The reserved Davis has been complimentary toward his teammate, and Hedrick, the abrupt Texan, has said, "I don't have any problem with Shani."
Still, their much-anticipated showdown in the 1,000 meters tonight has all the earmarks of a grudge match. The race will feature a bevy of talented skaters - including Jan Bos of the Netherlands and Americans Joey Cheek and Casey FitzRandolph - any of whom could take gold.
But none of them has a story like that of Hedrick and Davis.
Hedrick came into the Olympics talking about winning five speed skating gold medals, a feat accomplished only once before, by American Eric Heiden in 1980.
First came the 5,000 meters. Hedrick won. Then came the team pursuit - and that's where Davis entered - or rather, didn't enter - the picture.
Hedrick wasn't exactly thrilled about skating in the odd event, which has three teammates on the ice simultaneously, sprinting around the oval single-file, racing as a synchronized unit. He participated, he said, for the good of the team.
He also said that with Davis on the squad, the U.S. had a good shot of winning.
Except Davis, after a seventh-place finish in the 5,000, skipped the event to rest up for the 1,000. His replacement, 35-year-old KC Boutiette, fell badly off the pace.
No victory for the U.S. No five golds for Hedrick.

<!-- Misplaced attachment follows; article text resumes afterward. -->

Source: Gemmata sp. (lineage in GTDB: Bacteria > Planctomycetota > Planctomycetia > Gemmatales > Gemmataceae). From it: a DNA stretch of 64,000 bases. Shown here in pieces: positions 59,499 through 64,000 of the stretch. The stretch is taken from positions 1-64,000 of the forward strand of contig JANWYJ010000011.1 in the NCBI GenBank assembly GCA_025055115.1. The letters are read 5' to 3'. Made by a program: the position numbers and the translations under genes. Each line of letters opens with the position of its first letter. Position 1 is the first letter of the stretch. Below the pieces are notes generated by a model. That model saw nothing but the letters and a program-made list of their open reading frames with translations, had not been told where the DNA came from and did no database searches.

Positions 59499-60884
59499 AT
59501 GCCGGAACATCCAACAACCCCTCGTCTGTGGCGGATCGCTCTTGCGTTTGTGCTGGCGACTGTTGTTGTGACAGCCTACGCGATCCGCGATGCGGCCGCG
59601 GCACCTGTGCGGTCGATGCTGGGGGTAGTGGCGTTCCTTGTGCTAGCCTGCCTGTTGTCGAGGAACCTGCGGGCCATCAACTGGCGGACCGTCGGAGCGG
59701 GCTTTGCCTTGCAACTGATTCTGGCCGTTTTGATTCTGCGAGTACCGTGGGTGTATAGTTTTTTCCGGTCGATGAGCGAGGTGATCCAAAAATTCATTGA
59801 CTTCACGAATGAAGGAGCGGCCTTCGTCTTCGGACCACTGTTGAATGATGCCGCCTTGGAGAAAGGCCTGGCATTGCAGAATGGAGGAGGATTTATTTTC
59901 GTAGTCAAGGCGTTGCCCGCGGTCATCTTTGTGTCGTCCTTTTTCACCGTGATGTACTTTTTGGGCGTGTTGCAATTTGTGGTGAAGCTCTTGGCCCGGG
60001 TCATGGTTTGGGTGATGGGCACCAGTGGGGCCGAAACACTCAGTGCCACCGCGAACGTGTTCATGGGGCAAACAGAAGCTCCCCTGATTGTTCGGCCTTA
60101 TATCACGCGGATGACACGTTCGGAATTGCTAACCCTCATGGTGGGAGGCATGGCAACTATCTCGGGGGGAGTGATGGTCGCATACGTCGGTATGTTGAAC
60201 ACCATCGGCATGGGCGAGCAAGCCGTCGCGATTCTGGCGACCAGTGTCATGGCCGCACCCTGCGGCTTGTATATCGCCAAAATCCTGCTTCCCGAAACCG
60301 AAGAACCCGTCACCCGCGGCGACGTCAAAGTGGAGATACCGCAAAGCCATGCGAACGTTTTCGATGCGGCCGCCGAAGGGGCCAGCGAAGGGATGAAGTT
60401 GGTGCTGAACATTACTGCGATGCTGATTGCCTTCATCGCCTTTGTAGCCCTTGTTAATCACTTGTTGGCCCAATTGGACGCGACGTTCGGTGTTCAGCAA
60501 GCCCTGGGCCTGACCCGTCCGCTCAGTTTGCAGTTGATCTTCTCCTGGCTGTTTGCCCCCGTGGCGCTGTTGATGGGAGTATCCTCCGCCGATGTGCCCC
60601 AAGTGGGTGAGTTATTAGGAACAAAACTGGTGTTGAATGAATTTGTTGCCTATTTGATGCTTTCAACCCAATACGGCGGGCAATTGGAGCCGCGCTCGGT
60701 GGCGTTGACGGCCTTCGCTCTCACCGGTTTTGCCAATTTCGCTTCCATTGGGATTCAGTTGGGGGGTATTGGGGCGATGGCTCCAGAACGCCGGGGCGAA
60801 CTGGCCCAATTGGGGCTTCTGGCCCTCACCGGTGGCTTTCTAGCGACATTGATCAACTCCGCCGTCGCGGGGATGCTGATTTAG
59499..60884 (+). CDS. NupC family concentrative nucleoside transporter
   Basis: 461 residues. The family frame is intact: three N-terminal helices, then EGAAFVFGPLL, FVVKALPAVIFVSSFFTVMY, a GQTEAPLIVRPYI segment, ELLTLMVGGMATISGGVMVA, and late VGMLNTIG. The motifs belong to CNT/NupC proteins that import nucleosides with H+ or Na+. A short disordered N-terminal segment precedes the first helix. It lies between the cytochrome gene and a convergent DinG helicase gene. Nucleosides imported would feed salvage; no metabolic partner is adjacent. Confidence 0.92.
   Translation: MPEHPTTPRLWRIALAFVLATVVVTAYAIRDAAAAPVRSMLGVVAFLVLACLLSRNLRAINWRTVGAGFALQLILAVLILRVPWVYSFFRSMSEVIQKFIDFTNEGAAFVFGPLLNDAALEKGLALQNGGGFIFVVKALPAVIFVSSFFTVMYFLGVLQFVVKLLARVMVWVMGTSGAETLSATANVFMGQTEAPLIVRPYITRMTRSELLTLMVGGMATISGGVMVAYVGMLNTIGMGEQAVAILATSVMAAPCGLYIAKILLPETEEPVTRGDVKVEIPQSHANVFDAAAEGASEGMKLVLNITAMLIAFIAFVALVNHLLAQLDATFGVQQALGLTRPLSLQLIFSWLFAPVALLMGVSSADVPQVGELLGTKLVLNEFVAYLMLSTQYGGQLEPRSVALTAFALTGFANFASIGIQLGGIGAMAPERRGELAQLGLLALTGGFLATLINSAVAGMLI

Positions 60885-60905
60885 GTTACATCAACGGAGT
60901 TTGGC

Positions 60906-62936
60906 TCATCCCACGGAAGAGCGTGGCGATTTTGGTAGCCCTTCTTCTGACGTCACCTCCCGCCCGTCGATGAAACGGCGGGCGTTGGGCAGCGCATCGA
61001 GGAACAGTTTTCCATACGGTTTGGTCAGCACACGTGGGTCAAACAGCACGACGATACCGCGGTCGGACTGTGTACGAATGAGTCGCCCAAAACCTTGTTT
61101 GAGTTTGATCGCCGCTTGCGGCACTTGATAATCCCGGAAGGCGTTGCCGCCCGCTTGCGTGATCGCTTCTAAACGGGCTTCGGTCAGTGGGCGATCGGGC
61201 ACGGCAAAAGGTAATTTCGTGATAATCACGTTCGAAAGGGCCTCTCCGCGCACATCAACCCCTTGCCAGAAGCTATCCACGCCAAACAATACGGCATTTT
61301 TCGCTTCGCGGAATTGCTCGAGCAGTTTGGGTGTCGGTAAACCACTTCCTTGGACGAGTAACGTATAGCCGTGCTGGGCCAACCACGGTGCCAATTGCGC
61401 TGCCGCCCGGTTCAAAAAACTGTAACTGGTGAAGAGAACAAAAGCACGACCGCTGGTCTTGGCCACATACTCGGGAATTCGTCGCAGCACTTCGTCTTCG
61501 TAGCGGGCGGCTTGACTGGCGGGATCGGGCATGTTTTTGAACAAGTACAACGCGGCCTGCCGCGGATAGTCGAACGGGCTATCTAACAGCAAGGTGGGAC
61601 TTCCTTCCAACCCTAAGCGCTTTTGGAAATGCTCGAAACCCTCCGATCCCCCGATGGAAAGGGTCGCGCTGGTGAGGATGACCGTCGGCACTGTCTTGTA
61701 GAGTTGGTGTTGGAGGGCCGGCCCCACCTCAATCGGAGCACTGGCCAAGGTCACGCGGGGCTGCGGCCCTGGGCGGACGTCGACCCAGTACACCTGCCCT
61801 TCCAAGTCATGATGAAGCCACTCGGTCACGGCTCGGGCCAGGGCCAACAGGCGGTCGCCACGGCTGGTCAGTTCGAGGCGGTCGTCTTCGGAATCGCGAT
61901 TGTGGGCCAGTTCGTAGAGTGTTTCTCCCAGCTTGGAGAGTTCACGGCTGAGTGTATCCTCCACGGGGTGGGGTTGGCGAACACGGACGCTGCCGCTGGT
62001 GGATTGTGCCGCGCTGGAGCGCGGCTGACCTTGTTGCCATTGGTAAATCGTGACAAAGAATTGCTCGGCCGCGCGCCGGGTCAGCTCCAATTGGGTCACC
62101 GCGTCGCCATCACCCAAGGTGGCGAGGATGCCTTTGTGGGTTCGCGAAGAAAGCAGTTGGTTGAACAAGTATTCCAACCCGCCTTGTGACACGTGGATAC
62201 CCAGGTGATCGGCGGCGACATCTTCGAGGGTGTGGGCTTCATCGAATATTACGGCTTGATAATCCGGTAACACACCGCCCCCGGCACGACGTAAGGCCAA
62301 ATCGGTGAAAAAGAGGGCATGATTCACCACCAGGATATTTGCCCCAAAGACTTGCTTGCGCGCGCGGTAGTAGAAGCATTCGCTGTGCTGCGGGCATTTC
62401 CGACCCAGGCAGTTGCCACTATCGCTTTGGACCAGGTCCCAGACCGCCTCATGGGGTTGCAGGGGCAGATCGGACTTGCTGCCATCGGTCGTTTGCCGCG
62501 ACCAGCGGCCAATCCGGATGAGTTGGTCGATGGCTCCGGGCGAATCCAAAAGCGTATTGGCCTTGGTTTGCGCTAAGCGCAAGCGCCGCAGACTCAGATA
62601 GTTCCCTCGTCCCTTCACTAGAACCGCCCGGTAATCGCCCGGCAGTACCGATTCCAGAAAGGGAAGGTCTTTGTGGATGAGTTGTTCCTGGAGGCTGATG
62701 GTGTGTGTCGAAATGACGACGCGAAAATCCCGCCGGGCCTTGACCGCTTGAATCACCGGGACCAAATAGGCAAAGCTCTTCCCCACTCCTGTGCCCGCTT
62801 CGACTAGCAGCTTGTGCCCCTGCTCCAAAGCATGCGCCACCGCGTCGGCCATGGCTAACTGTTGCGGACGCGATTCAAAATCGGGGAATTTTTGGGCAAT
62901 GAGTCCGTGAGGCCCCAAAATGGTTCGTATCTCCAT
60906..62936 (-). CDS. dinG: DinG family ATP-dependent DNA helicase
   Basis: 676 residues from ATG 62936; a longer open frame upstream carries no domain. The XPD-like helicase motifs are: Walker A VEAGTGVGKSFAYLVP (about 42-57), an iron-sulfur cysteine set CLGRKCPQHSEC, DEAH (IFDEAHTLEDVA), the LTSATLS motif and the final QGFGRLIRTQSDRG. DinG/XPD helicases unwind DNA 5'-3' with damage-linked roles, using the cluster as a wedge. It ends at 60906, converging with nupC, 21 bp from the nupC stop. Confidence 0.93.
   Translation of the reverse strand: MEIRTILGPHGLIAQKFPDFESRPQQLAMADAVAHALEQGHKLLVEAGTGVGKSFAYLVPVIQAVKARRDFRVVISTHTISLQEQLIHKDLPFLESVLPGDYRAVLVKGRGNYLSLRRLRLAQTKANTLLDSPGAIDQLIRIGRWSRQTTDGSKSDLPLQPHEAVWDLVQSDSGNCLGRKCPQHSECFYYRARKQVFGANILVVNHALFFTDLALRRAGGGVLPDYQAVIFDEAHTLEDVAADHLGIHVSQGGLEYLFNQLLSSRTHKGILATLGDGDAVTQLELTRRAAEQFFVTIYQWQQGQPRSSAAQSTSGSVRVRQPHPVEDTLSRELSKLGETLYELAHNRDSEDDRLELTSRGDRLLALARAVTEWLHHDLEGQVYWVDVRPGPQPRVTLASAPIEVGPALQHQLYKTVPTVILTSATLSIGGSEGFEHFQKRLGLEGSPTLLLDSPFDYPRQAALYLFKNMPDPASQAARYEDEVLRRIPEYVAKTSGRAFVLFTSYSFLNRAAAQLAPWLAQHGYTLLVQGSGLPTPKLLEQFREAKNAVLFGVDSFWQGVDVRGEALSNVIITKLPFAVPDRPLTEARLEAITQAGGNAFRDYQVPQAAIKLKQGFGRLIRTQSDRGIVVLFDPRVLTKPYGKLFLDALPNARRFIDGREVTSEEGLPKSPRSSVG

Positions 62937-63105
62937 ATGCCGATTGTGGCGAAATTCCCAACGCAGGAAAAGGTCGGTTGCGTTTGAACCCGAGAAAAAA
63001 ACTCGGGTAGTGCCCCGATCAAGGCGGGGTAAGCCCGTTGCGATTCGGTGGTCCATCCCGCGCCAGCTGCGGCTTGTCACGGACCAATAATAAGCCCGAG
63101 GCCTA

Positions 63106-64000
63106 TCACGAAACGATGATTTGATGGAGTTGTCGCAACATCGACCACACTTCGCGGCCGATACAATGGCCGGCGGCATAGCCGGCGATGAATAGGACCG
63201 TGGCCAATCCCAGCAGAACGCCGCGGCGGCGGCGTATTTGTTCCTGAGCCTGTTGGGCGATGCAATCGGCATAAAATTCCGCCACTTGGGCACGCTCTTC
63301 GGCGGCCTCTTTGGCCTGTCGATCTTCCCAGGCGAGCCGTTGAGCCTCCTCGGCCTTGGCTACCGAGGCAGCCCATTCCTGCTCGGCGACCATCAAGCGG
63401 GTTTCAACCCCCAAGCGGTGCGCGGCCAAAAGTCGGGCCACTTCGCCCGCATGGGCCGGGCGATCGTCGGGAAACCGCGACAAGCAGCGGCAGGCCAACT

In the days since, Davis has not spoken to the media. He is somewhat aloof - the opposite of Hedrick.
Hedrick has shown a hint of irritation at answering so many questions about his teammate, and has also tried to downplay any sense of disappointment.
At some point, Heiden pulled him aside and told him not to worry about winning every race. Make a point of going out there and having fun, the former champion said, according to Hedrick.
For the first gold medal in the 5,000, "I was a little tense to go out there and get it," Hedrick said. "But now I'm relaxed and confident."
Which brings us to tonight's race.
This could be Hedrick's weakest event. Davis, on the other hand, holds the world record in the 1,000. Cheek, who won the 500 meters, is also a fast starter.
As for all the hype, Davis said earlier, "I don't care to be an athlete celebrity because there are too many pressures. I don't want all that."
The Chicago native had kind words for Hedrick, mentioning him in the same sentence as basketball legend Michael Jordan.
"Jordan is a hero for Chicago," he said. "I have big shoes to fill. I have to make my own path. I have to make my own shoes. Chad is a five-time champion of the world and he has bigger shoes than me, as well."
David Wharton writes for the Los Angeles Times.
Speed skating Chs. 11, 4, tonight, 8-11:30